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Kuwait, A Golden Era and The influence of Foreign Powers.



After the discovery of oil in 1938, Kuwait entered an era where major social, economic and cultural developments took place. Although the period from 1946 to 1982, referred to as the Golden Era104 in Kuwait, had an effect on the cultural infrastructure, the impact of the foreign powers before that time has also shaped the cultural landscape of Kuwait. The change in socio-economic standards meant that Kuwaitis were able to leave behind the hardships of pearl-diving and craftsmanship and enter a new age of development. One of the changes included the increased involvement of the state in enhancing the cultural landscape of Kuwait City, through state sponsored programs and policies. The combination of state sponsored programs and policies, along with the significant impact that the foreign powers and the Golden Era had on Kuwait, have all had a critical effect on the cultural vibrancy of Kuwait City.


Kuwait City is home to a total of 71 cultural infrastructure points. A wide range of governmental policies have had an influence on the cultural vibrancy of Kuwait City, mainly affecting “libraries” and “culture and art centers”. A governmental policy ordered that all the books from the Central Library be spread out throughout various neighborhoods as the “central libraries in Kuwait were subjected to destruction and looting during the Iraqi invasion of Kuwait in 1990.”105 This policy resulted in the creation of 14 “libraries” throughout Kuwait City. One of the “culture and art centers”106, Jaber Al Ahmad Culture Center (JACC), falls under the jurisdiction of the Diwan Al Amiri, which serves as the royal palace of the Amir of Kuwait, and carries out projects in his name. The establishment of JACC further goes to show how part of the city’s cultural vibrancy was developed by governmental policy. Another governmental policy that has an ongoing effect on the cultural landscape of Kuwait City is the establishment of the National Council for Culture, Arts and Letters (NCCAL), a governmental body that operates at a capacity of the ministry of culture. The NCCAL was established in 1973 to enhance Kuwait’s “cultural policies through implementing different cultural programs and events in cooperation and coordination with artistic, literary, scientific and cultural institutions locally and internationally.”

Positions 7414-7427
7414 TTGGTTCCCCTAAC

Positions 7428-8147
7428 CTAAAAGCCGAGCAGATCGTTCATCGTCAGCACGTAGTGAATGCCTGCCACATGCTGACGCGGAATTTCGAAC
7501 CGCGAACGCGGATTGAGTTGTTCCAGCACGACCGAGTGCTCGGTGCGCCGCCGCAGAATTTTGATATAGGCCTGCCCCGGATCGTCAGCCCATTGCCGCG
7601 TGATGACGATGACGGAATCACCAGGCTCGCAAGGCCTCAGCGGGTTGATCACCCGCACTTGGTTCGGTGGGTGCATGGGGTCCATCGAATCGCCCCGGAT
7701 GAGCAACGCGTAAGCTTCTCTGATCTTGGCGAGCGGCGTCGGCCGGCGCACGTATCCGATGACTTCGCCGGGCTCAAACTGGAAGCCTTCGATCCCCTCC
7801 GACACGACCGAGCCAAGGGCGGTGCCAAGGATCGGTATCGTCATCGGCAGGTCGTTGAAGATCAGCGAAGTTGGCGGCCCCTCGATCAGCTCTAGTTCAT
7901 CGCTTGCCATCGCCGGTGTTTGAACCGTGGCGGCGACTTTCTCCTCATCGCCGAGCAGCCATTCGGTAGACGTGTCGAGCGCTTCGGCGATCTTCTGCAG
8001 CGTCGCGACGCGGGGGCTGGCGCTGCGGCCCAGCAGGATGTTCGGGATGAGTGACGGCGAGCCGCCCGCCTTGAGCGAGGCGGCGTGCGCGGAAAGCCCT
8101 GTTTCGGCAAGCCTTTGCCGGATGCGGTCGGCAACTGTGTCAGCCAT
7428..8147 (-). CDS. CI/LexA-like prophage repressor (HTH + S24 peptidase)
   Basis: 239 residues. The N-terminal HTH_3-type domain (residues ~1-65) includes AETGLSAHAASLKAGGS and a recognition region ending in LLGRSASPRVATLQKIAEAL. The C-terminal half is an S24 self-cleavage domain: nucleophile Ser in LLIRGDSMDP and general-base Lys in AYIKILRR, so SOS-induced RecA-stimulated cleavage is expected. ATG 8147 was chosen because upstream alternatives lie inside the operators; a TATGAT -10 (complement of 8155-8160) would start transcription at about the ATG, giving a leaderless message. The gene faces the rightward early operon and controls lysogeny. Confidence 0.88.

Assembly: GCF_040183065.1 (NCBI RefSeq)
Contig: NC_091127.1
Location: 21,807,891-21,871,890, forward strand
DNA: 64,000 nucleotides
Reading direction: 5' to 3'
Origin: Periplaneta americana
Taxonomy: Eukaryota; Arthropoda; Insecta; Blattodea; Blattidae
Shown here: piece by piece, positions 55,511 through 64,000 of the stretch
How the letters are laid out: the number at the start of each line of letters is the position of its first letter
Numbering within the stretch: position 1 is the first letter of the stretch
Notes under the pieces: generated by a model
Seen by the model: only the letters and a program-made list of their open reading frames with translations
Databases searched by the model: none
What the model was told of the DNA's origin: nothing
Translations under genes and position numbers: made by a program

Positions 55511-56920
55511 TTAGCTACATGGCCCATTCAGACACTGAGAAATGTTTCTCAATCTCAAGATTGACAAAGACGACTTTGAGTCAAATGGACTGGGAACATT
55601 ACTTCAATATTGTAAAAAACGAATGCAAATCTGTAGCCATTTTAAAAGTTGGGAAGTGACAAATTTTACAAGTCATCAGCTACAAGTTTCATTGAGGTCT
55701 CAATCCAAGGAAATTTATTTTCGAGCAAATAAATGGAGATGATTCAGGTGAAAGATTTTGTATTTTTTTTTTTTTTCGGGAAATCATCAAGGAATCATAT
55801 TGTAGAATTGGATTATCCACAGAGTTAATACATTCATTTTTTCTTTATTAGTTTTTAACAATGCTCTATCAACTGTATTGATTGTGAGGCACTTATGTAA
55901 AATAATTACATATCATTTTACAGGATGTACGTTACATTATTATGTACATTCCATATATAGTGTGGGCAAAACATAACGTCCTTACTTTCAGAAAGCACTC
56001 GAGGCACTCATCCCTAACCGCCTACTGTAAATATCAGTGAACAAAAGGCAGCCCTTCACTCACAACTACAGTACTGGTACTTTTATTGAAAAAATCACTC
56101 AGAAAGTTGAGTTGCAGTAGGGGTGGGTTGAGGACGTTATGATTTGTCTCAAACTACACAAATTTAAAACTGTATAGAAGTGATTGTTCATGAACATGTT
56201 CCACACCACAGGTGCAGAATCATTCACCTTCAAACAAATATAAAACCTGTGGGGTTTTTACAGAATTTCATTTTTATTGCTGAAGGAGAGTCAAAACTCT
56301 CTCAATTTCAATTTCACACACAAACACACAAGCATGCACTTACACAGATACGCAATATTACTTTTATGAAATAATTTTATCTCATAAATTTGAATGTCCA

There is a total of 14 “museums” in Kuwait, six of which were established during the Golden Era. One of the six, Sadu House, was founded to celebrate the Kuwaiti culture and preserve the Bedouin weaving technique and craft108. Another six “museums” are prominent buildings that were built and established by either the Americans or British before the independence of Kuwait in 1961. Dickson House, one of the “museums”, dates back to the beginning of the 19th century as it was the residence of a British political Commission, Colonel Harold Dixon.

In terms of innovation clusters, Kuwait has a total of 13. There are eight “co-working spaces” in Kuwait City and five “incubators and accelerators”. The government is working towards building a vibrant entrepreneurship and innovation ecosystem. In 2013, the Kuwaiti government decreed The National Fund as a way “to help the country make a major stride in the efforts to support the youth, combat unemployment, and enable the private sector to drive economic growth.”110 With the government playing a crucial role post 1938, the impact of the Golden Era and the influence of foreign powers, Kuwait city’s cultural vibrancy has a lot to owe to its past as well as the proactive measures taken by the Kuwaiti government.


Researched and written by Yasmena AlMulla, Azza Elhassan, Juliette Zeidan & Wakim Zeidan The research was concluded in December 2019

SOURCES & REFERENCES CAN BE FOUND IN THE FULL REPORT HERE #CultureInTheCity




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